“This will blow your mind,” Carbajal continued. “Since we passed the HEROES Act, 3.2 million more people were infected in the United States. And 68,000 more people have died. This is what’s at stake. Our message to the Republicans is that this is not a game. We’re playing with people’s lives and livelihoods.”
Unemployment in Santa Barbara
The Mercury’s Jennifer Housh has yet to receive any unemployment benefits herself, trapped in the state system, like about one million others, according to the news coming out of Sacramento. The self-employed were allowed to apply about two weeks into the state’s pandemic response, and she’s still ping-ponging her paperwork with the state unemployment office. For Santa Barbara County as a whole, 24,700 people were unemployed, or 11.6 percent of the county workforce, as of the latest figures in June.
Like Housh, Gina Karpenko is self-employed. She co-owns a hairstyling shop at La Cumbre Plaza called Loft Hair Salon, part of the Phenix Salon Suites. Karpenko was able to enroll in self-employment benefits when they became available because she’d actually applied before, when the state response first started. That got her in the door before the flood of applications hit.
No matter a person’s income, she said, the state paid a flat $172 a week to the self-employed when she applied. A good day for a full-service hair stylist and colorist was upward of $1,000. She’s taken out emergency loans to help pay the bills from setting up the salon this January — “We still had to pay a license renewal fee even though we can’t work,” Karpenko said, “and business insurance” — but Phenix Salon Suites has forgiven their rent so far.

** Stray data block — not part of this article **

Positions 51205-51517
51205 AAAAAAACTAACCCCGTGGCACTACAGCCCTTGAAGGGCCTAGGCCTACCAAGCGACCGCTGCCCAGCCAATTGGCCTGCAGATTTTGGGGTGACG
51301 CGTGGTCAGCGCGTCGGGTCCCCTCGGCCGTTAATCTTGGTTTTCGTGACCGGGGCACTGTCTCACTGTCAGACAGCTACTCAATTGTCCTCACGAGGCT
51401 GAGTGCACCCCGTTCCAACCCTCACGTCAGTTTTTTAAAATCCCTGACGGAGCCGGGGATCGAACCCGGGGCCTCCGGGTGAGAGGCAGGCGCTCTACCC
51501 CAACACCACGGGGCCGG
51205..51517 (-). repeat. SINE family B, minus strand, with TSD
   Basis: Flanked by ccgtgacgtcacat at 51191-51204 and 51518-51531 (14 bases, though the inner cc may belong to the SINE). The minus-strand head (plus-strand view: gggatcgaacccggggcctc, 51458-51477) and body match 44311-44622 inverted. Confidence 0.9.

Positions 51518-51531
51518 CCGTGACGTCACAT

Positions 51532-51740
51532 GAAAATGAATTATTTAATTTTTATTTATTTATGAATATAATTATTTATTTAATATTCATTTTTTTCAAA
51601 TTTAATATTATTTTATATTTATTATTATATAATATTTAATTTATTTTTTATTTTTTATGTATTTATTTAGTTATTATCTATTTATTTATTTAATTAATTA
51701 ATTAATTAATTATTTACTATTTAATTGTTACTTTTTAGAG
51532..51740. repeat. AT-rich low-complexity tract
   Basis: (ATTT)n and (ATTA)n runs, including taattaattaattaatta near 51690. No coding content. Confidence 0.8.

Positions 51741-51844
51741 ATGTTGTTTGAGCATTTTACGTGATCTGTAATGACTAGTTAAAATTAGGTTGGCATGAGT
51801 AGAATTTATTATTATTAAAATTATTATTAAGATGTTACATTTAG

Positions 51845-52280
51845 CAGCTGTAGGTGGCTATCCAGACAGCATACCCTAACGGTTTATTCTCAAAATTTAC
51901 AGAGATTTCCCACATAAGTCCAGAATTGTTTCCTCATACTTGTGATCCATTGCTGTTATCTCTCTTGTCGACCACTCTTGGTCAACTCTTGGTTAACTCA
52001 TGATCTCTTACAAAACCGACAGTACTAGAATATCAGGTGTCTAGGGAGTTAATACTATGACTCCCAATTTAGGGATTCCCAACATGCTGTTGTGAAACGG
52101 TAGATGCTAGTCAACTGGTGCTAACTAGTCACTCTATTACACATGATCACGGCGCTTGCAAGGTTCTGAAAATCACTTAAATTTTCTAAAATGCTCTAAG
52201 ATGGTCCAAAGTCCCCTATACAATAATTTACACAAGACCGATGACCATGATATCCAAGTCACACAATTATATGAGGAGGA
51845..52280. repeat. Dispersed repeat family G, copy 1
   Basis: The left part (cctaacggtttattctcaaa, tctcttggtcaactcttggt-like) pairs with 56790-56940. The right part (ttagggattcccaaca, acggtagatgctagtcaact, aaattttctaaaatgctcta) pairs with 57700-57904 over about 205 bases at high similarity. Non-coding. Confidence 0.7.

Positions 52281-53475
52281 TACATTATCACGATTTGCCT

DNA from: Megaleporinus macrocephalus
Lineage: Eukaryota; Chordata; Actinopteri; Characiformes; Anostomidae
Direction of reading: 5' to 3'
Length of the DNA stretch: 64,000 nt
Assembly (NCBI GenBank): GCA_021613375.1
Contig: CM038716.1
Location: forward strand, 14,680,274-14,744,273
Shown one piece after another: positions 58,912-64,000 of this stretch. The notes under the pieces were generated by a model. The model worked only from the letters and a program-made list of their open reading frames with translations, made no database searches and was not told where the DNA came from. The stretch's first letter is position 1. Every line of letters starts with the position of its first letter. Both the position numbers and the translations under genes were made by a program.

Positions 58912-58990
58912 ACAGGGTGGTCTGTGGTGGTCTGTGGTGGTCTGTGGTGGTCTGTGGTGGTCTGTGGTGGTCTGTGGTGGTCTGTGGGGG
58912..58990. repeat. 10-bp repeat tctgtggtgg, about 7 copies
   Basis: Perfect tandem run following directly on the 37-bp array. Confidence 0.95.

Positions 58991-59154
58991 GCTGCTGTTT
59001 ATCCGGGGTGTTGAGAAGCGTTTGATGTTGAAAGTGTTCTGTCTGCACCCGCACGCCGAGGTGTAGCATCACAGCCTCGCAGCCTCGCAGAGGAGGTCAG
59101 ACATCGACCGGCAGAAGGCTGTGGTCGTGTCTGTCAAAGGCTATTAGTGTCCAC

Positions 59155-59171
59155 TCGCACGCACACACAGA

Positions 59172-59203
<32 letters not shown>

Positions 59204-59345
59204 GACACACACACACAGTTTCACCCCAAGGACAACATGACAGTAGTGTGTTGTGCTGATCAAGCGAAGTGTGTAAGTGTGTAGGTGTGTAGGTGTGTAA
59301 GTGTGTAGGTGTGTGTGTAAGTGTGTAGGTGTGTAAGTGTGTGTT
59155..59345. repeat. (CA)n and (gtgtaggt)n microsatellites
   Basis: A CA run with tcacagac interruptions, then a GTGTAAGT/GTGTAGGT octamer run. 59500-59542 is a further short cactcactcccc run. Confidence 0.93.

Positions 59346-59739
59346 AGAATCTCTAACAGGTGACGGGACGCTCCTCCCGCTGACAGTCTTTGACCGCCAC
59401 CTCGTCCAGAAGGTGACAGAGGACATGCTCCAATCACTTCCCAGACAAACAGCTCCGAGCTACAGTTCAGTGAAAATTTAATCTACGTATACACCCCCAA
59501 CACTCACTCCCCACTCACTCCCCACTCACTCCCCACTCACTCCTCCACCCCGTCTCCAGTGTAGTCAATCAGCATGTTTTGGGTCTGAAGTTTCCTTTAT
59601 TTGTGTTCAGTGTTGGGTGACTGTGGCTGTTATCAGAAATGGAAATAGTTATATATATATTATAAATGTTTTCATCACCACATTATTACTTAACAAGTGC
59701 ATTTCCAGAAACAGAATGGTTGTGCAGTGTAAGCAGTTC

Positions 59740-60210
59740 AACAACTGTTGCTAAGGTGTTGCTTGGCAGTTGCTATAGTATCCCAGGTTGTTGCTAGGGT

What Can They Do?
As for alternatives like cutting hair outdoors, that’s not an option at La Cumbre as it is for some other barbershops. Karpenko said the mall managers told her it created a liability problem — an issue addressed in the Republican bill, though Carbajal called it “carte blanche immunity,” saying it lacked provisions for protective gear and eliminated OSHA requirements.
Karpenko added that she wouldn’t run a “speakeasy” salon or go to clients’ homes to cut hair: “You can lose your license for life,” she said of going outside the rules of California’s cosmetology license.
At the Mercury, Housh said they’d looked into the alternative of serving food to stay open. Though they have an outdoor patio, their best nights were when live bands were playing; the bartenders could earn hundreds in tips. But large crowds are still banned in California.
“With the new restrictions, large crowds are not allowed, as it should be,” Housh said, “so even if a bar can serve food outside, you are still not going to make anywhere near what you did before.”